Salon’s Mark Oppenheimer has published an in-depth profile of marriage equality opponent Maggie Gallagher, co-founder of the National Organization for Marriage who now blogs for the Culture War Victory Fund. The entire profile is worth a read, even if it does downplay how anti-gay her views are, because it paints a picture of a complex woman who does not fit the gay rights opponent mold.
Largely, it seems her efforts against marriage equality have been motivated by having a child out of wedlock in her early 20s, and it is hard not to read the profile without feeling that when she says, “Every child deserves a mother and a father,” what she really means is “My child deserved a father.” This experience fostered her conviction that sex and procreation cannot be separated — as waves of feminism have taught — and led her to fight for her social conservative values. The lives of same-sex couples challenge this core tenet, but the profile reveals that no amount of evidence could ever really shake her of it:
Same-sex marriage advocates offend her hard-won wisdom in two ways. First, they imply that sex and love can in fact be separate from procreation, and no less valid for it. Second, and perhaps more troubling for Gallagher, the increasingly visible column of attentive, loving gay parents — gay male parents in particular — mocks her own romantic choices. It mocks her own son’s good-for-nothing father. There must be something wrong with these gay dads, something contrary to the natural order, such that even when they appear to be splendid dads themselves, their agenda is the cause of poor parenting in others. […]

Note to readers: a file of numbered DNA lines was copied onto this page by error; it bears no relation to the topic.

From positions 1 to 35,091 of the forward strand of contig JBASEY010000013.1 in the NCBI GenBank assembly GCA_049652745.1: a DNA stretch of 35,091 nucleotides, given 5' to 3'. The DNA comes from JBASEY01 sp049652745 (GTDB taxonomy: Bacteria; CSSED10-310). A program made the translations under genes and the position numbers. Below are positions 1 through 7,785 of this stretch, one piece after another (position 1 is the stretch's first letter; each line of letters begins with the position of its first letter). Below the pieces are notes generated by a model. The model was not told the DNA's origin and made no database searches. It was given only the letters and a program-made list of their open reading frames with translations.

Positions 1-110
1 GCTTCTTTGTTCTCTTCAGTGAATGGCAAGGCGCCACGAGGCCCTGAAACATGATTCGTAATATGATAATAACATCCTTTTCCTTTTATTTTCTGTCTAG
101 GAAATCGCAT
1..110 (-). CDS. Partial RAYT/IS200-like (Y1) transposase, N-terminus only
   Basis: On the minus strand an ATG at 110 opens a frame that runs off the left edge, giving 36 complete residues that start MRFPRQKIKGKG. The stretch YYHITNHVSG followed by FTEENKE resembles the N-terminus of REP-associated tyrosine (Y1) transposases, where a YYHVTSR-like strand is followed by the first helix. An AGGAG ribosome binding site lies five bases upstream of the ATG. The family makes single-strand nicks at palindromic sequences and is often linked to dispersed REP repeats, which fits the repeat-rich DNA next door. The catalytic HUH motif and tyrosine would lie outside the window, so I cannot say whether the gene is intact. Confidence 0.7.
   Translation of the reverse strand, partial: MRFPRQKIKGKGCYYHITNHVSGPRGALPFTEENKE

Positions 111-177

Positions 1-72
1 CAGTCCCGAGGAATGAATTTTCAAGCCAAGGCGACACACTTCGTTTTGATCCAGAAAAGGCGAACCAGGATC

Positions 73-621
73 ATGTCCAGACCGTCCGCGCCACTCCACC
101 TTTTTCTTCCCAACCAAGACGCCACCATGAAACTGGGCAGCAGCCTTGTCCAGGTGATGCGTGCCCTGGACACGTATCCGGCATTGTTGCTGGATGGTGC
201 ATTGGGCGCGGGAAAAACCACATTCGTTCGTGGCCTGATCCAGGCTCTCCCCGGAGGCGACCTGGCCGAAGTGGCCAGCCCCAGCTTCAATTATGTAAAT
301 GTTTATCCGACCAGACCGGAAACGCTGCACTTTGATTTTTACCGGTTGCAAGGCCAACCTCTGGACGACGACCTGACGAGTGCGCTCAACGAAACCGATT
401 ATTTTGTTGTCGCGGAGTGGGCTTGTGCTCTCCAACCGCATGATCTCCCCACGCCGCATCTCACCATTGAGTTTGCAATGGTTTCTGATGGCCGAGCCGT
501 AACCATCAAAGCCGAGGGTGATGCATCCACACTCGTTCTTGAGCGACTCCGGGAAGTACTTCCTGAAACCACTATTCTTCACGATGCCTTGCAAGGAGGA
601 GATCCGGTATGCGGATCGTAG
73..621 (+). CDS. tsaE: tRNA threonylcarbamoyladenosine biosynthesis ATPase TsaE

There is an obvious problem with this sort of argumentation: it is not really susceptible to evidence. Gallagher is unwilling to make any predictions of what doom will befall families after the legalization of same-sex marriage. She just has faith that marriage, the central institution of good child-rearing, will be weakened if same-sex couples are allowed its prestige and protections. […]
And even if somehow the evidence showed, conclusively, that same-sex marriage were good for children? Gallagher would still be dissatisfied: “Nothing could make me call a same-sex couple a marriage, because that’s not what I believe a marriage is.”
Obviously, Gallagher’s Catholic faith also informs her views on homosexuality. As Jeremy Hooper points out, she has called homosexuality a sin, an “unfortunate thing,” and a “sexual dysfunction,” in addition to advocating for ex-gay therapy. Given how loving same-sex families so starkly contradict her perception of sexuality, she struggles to even empathize with their experiences:
At one point, breaking from my script of questions, I interrupted her to ask if, despite all of her fears about same-sex marriage, she didn’t find it heartwarming to see those pictures of joyous gay couples in Massachusetts or Iowa or California, crying and hugging as they celebrated their marriages. Before answering, she takes a long pause, the only long pause of our conversation. “Am I happy for them?” she finally says. “That’s a tough question. I like to see people happy. It’s better than seeing people sad. So yes, I am happy for them. But I am sad. But I am not sad because they are happy.”